>> Kruang Tedd | Eat the World Los Angeles

Monday 13 September 2021

Kruang Tedd


COVID-19 UPDATE: A large outdoor area gets popular in the evenings but is quite hot during the day. The air-conditioned interior is open with half a dozen tables for groups.

Despite being open for lunch, if you drive down Hollywood Blvd. in Thai Town during the early afternoon you might not even notice Kruang Tedd, which shares a small strip mall with its more famous neighbor Jumbo's Clown Room. On a night the strip club is open, good luck finding space in the parking lot, which has been further reduced in size by multiple outdoor dining setups.

But once you do find your way in, night time is when you will see Kruang Tedd (and Jumbo's!) alive, with large hot pots over tabletop gas burners and raw meats ready to grill. Coming to do one or both of these setups is the reason to dine here, but the rest of the menu should not be ignored as there are definitely some stars, as well as some to pass.

Grilled pork jowl

No future meal can be imagined here without a quick order of grilled pork jowl ($12, above) which served as a last-minute replacement for the sold out gai yang one night. While the pork itself is just about perfect, the more significant event is unlocking the nam jim jaew for the table. This dipping sauce is a wonderful homemade version and can be used on everything going forward.

In English, the spicy crispy morning glory ($14, below) does not quite tell the tale of where the "spicy" is coming from, a freshly prepared bowl of ground pork, shrimp, and nam prik pow. The last ingredient is made from a chili oil shrimp paste and packs the punch. Take spoonfuls of it and a few ultra-crispy sticks of morning glory together for some really great bites to start any meal.

Spicy crispy morning glory เธขเธณเธœัเธเธšุ้เธ‡เธเธฃเธญเธš

KT Jim Jum beef set เธˆิ้เธกเธˆุ่เธก เธŠุเธ”เนƒเธซเธ่

The style of dining here is best setup for groups of at least four people, with $49 set options for either tabletop grilling (moo ka ta) or hot pot cooking (jim jum). For either choice, you can select pork, beef, chicken, or seafood. The kt jim jum beef set ($49, above and below) comes with two trays stacked with sliced beef and two eggs.

Crack an egg over each tray and mix it into the meat as someone else puts the vegetables, glass noodles, garlic and thai chillies into the now boiling broth. Cook the egg-soaked meat, use the provided dipping sauce (nam jim suki), and enjoy. You may have noticed as mentioned that the nam jim jaew was tastier and this could lead to an annoying number of requests to the staff for more.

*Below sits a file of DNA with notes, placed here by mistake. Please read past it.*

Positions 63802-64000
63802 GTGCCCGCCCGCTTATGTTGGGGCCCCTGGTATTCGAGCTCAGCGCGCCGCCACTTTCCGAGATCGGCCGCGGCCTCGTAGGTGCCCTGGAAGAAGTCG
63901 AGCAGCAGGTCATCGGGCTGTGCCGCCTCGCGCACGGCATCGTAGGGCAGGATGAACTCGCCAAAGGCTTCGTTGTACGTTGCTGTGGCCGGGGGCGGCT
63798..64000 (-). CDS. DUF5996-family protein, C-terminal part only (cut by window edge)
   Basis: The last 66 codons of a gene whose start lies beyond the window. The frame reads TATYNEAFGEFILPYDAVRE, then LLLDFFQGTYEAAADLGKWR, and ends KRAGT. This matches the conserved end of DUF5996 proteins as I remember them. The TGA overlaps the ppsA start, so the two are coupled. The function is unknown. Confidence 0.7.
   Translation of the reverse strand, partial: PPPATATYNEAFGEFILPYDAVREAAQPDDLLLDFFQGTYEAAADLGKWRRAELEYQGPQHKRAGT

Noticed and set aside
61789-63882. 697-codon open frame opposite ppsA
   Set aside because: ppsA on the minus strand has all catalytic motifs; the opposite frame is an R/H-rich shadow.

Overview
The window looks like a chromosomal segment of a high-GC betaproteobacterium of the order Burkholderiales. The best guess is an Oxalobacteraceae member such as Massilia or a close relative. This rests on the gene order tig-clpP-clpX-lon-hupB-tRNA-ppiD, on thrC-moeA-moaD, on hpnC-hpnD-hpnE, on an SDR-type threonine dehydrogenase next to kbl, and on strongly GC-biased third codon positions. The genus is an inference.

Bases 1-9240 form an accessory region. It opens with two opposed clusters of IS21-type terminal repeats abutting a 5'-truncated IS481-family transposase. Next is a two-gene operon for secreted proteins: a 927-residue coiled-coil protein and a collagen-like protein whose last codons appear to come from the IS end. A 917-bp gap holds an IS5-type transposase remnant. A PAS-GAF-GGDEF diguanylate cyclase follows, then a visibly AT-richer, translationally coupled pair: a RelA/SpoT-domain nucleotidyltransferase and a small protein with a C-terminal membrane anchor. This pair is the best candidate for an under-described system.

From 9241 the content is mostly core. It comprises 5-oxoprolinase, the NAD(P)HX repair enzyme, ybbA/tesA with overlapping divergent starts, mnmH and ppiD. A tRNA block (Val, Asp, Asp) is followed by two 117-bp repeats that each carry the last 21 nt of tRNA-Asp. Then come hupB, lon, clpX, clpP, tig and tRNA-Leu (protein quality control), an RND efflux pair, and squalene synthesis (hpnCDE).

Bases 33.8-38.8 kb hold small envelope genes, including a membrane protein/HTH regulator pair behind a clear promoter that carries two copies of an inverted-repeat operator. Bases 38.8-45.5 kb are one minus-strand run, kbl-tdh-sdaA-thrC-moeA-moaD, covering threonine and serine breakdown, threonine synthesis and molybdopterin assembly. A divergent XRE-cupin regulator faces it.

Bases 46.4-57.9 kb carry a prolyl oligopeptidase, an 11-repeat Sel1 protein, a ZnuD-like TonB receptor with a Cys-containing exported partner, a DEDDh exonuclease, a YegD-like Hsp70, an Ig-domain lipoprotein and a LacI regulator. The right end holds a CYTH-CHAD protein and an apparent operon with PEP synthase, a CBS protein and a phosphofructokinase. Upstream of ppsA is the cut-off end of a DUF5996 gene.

KT Jim Jum beef set เธˆิ้เธกเธˆุ่เธก เธŠุเธ”เนƒเธซเธ่

If you prefer not to do your own cooking, you can still enjoy hot pots consisting of a variety of seafood or a large yen ta fo bowl, the latter of which was seen a couple times on other tables and promises to be satisfying on the next visit.

The surprise of the meal may have been the deftness with which the som tum poo plara ($14, below) was executed. This Lao-style version is laced with fermented fish paste (plara) and is served with a fermented black crab (poo). The plate does more than just scratch an itch for those in the mood for som tum, it was completely wiped clean.

Papaya salad (poo plara) เธช้เธกเธ•เธณเธ›เธฅเธฒเธฃ้เธฒ

Late nights in Thai cities often lead to orders of large bubbling soups made with Mama, the country's ubiquitous and beloved packaged ramen noodles. One of the favorites is available here: Mama tom yum talay ($20 medium, below), which is a good soup but suffers a bit from the freshness of the seafood, not quite up to Southern California standards.

This is unfortunate since the dishes using Mama can be intensely satisfying when done well, especially when some drinks have been involved.

Mama tom yum talay (medium)

Meals can be finished off with sweets of course, one of which is the coconut ice cream sandwich ($10, below), a riff on what you find from vendors in Thailand. There you will find a cheap snack of a scoop of ice cream placed on one slice of white bread, surprisingly satisfying.

The plate here takes a hot dog bun and gives three scoops, two of coconut and one taro. Coconut jelly, peanuts, and corn are sprinkled over everything, and despite the name it would not be recommended to pick this up. Unfortunately the boring hot dog bun does not combine with the ice cream as well as white bread, but the dish is enjoyable enough before you reach the bottom.

Homemade coconut ice cream sandwich

๐Ÿ“ 5151 Hollywood Blvd., Thai Town, East Hollywood


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